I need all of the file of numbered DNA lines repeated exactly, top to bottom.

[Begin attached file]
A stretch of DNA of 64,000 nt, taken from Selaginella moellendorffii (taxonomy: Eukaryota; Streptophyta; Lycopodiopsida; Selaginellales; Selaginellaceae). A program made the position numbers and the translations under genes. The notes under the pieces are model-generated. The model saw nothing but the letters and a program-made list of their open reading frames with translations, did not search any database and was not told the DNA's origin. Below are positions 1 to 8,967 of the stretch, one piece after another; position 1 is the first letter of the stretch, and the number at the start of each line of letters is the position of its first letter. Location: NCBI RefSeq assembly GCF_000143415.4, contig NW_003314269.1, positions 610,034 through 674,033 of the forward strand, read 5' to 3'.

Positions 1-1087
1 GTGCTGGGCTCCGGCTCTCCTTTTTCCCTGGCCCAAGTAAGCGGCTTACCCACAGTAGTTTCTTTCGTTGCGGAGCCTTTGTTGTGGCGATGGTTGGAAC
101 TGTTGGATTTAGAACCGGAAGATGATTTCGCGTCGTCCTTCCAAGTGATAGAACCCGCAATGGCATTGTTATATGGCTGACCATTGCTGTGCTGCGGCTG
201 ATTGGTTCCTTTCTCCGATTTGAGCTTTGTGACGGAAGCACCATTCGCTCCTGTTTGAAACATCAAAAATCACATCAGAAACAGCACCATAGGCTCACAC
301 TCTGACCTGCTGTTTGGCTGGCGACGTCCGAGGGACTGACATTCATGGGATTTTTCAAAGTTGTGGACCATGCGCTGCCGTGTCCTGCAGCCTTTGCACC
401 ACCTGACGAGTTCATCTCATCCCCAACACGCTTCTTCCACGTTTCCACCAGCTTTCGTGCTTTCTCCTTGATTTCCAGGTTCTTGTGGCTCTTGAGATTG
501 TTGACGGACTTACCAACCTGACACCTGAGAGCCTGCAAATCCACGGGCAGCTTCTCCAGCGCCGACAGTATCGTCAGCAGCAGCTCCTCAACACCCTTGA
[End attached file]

A stretch of DNA of 64,000 nt, taken from Selaginella moellendorffii (taxonomy: Eukaryota; Streptophyta; Lycopodiopsida; Selaginellales; Selaginellaceae). A program made the position numbers and the translations under genes. The notes under the pieces are model-generated. The model saw nothing but the letters and a program-made list of their open reading frames with translations, did not search any database and was not told the DNA's origin. Below are positions 1 to 8,967 of the stretch, one piece after another; position 1 is the first letter of the stretch, and the number at the start of each line of letters is the position of its first letter. Location: NCBI RefSeq assembly GCF_000143415.4, contig NW_003314269.1, positions 610,034 through 674,033 of the forward strand, read 5' to 3'.

Positions 1-1087
1 GTGCTGGGCTCCGGCTCTCCTTTTTCCCTGGCCCAAGTAAGCGGCTTACCCACAGTAGTTTCTTTCGTTGCGGAGCCTTTGTTGTGGCGATGGTTGGAAC
101 TGTTGGATTTAGAACCGGAAGATGATTTCGCGTCGTCCTTCCAAGTGATAGAACCCGCAATGGCATTGTTATATGGCTGACCATTGCTGTGCTGCGGCTG
201 ATTGGTTCCTTTCTCCGATTTGAGCTTTGTGACGGAAGCACCATTCGCTCCTGTTTGAAACATCAAAAATCACATCAGAAACAGCACCATAGGCTCACAC
301 TCTGACCTGCTGTTTGGCTGGCGACGTCCGAGGGACTGACATTCATGGGATTTTTCAAAGTTGTGGACCATGCGCTGCCGTGTCCTGCAGCCTTTGCACC
401 ACCTGACGAGTTCATCTCATCCCCAACACGCTTCTTCCACGTTTCCACCAGCTTTCGTGCTTTCTCCTTGATTTCCAGGTTCTTGTGGCTCTTGAGATTG
501 TTGACGGACTTACCAACCTGACACCTGAGAGCCTGCAAATCCACGGGCAGCTTCTCCAGCGCCGACAGTATCGTCAGCAGCAGCTCCTCAACACCCTTGA